EU Warns Microsoft About Vista Security Market

European Union officials warned Microsoft not to shut out rivals in the security software market.

European Union officials warned Microsoft Corp. on Tuesday not to shut out rivals in the security software market as the company plans to launch its Windows Vista operating system with built-in protection from hackers and malicious programs.

EU spokesman Jonathan Todd told reporters that the European Commission is "ready to give guidance to Microsoft" concerning Vista but added that it was up to the U.S. software maker "to accept and implement its responsibilities as a near monopolist to ensure full compliance" with EU competition rules.

Microsoft, meanwhile, warned EU regulators to avoid attempting to block the in-house security upgrades it is making to the long-delayed Windows upgrade now scheduled for release to companies in November and consumers in January.

"We are concerned that (regulators) might require the removal of some of the security features we've demonstrated," Erich Andersen, Microsoft's associate general counsel told reporters. "We want to launch Windows Vista in a fully lawful manner and we want to avoid regulatory decisions that could increase security risks for European consumers."

Andersen told reporters the company was adding a more robust firewall in Vista than what's found in the current edition, Windows XP.

Todd said the Commission understands Microsoft's wish to make Vista more secure. But he added that the EU head office believes "computer security depends on diversity and innovation in the field of security software, (and) such diversity and innovation could be at risk if Microsoft was allowed to foreclose the existing competition in the security software markets."

He said that bundling its own security product as part of Vista, "its own dominant operating system ... would ultimately harm consumers through reduced choice and higher security risks."

Microsoft has threatened a delay in the launch of its next-generation Vista operating system in Europe because of the new standoff with EU regulators.

EU antitrust regulators said last week it was not up to them to give Microsoft a green light to launch its new desktop software in Europe after Microsoft complained that it could face delays unless the EU told it what it must do to avoid antitrust problems.

EU Competition Commissioner Neelie Kroes wrote to Microsoft CEO Steve Ballmer in March, pointing out possible issues with Vista's integrated Internet search, digital rights management tools used to protect copyrights and software that would rival Adobe Systems Inc.'s Portable Document Format, or PDF.

There is no formal investigation into Vista but Microsoft is still embroiled in a long-running legal challenge to the EU's 2004 antitrust order that found it broke competition law and fined it a record 497 million euros ($613 million).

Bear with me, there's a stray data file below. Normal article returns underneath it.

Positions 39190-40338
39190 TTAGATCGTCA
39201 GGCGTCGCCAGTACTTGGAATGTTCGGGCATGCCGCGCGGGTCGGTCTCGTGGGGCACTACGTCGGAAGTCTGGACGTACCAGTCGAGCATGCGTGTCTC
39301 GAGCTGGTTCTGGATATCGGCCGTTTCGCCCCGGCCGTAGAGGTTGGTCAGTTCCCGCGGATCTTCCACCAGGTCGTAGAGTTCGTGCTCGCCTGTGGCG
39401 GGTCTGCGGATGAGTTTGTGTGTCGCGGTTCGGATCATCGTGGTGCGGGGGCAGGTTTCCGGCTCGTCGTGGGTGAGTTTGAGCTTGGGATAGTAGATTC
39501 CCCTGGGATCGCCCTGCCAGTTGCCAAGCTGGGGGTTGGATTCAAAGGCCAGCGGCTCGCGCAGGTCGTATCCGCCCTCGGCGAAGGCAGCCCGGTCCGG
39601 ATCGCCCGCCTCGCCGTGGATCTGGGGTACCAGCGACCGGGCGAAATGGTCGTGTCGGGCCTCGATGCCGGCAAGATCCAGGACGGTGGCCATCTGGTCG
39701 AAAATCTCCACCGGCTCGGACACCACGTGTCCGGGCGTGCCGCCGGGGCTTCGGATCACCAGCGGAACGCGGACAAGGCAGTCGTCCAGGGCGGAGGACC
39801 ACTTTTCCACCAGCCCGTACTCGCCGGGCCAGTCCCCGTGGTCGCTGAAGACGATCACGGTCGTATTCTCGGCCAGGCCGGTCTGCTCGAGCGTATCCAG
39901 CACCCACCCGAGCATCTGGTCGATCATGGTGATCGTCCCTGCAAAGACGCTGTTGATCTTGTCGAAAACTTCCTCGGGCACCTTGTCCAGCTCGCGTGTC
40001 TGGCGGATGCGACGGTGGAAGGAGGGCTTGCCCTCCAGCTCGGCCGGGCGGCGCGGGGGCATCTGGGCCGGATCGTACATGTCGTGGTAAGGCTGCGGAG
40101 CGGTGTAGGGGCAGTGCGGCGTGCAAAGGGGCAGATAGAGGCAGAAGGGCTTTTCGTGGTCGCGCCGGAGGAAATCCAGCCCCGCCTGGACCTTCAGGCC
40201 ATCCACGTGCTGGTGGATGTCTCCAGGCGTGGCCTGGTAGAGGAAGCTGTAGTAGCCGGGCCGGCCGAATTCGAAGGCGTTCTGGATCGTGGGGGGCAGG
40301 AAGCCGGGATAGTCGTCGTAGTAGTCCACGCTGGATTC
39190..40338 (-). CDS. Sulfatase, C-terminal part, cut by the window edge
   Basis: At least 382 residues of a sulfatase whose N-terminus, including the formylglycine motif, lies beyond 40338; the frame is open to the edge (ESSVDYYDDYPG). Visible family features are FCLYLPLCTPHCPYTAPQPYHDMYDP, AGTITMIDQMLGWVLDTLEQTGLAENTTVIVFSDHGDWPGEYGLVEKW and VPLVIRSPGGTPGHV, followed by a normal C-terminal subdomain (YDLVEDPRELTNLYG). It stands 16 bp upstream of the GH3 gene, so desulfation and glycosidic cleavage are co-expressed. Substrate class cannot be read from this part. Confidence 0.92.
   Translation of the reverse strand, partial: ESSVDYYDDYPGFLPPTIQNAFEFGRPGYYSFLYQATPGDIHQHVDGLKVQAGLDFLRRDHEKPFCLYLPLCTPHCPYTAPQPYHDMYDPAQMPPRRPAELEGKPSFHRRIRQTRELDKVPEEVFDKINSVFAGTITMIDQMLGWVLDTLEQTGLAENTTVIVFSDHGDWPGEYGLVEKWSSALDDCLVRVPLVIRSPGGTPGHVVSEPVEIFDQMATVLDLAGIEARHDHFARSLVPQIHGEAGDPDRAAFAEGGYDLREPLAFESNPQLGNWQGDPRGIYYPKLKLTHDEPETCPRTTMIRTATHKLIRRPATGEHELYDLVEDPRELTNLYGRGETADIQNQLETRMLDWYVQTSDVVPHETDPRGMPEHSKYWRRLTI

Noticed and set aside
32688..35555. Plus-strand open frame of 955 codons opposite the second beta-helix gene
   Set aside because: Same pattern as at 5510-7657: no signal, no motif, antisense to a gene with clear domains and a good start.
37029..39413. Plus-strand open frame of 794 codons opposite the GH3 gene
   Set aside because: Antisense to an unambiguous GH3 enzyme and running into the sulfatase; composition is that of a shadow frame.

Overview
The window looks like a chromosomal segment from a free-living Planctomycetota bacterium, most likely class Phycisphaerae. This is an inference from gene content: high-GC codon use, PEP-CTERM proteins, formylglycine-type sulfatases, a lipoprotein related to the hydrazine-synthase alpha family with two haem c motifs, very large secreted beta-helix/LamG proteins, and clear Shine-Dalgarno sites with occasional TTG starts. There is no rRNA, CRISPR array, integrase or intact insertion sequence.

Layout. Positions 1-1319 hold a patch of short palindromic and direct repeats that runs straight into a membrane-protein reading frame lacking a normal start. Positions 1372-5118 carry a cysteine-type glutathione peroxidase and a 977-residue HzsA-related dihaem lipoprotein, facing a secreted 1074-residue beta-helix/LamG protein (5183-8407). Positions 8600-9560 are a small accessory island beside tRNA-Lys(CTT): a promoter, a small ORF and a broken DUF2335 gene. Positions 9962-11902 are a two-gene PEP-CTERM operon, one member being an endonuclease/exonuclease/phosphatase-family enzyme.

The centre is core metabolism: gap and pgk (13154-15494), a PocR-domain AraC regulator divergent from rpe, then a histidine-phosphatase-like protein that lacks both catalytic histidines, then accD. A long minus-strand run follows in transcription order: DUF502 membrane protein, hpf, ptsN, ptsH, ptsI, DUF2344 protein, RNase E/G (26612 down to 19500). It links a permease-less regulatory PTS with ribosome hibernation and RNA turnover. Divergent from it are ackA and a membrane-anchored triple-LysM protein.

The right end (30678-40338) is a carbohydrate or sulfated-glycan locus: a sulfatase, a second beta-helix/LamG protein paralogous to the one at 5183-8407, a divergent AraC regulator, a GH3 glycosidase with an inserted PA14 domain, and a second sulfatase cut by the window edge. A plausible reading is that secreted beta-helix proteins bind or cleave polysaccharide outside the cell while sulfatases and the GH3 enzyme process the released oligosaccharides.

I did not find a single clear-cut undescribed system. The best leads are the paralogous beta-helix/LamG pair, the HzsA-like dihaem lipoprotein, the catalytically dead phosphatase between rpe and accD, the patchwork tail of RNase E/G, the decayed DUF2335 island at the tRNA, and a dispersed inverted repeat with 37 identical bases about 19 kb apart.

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Reader Comments:

Wed, Sep 20, 2006 Christopher Bell Glossop U.K.

I don't get it (and I'm supposed to be European). It sounds like they (the EU) are saying "Naughty Microsoft! How dare you build a system with built in security tools!"
To which the only response is: "Doh!".

Fri, Sep 15, 2006 Anonymous Anonymous

I had a long winded comment and thought it was to much myself.
All I have to say is let Microsoft make there own SW and stay out of it. As long as they don't "block" other companies from the opportunity to enhance replace features built into to OS, then it's fair game. At the end of the day it's who makes a better product, and I sure don't think the EU knows how to deal with security risks.
A risk is a risk and whoever does the best and fastest job at dealing with them wins.

I know it's probable about money, but if I was Microsoft, I would rethink selling "There" products in Europe. Lets see them fine them for that since they seem to only care about other "Companies" rather than the consumer who spends to much for the OS as it is. (The less additional SW I need to buy the better, if I can)

Now if Microsoft would just release SW that was secure to start with, there wouldn't be any reason for all of the other stuff.

One should not have to buy additional products just because they chose to buy a Microsoft product.

My two cents.

Thu, Sep 14, 2006 Anonymous Anonymous

I like the security features in Vista and for the common user they are great. If a user want to user other tools to do the same thing they can and just disable the windows embeded one (firewall can be disabled, Windows defender can be disabled, There is not anti-virus built in but you can use windows live.

The European counsel is being ureasonable. If I was MS give them a stripped down version that is totally unsecure and then the the commission can use money from the first fine to pay for loses caused by the unsecure version.

Most users do not go looking for other products and before XP never had firewall, anti-virus or anti-piracy software. With Vista at least I know my parent computer will be more secure and they don't have to do much.

Wed, Sep 13, 2006 Jerry J Valley Ranch, Texas

Good thing 'calculator' and 'freecell' aren't new features in Vista, or the EU would be threatening MS over those too!!

Tue, Sep 12, 2006 Beoweolf Anonymous

The EU is very close to becoming a parody of its own founding premis, to encourage standards. It is on the verge of making itself look even more foolish than it actually is.

Makes you wonder if a "united" Europe is just an organ to condense and codify the worst of the nationalistic tendencies that were the reason the EU was supposed to cure.

Microsoft would be right to freeze deployment of Vista in Europe. It appears the congress of EU bureaucrats has decided that its Union should be protected; reserved for in-house innovation...only.

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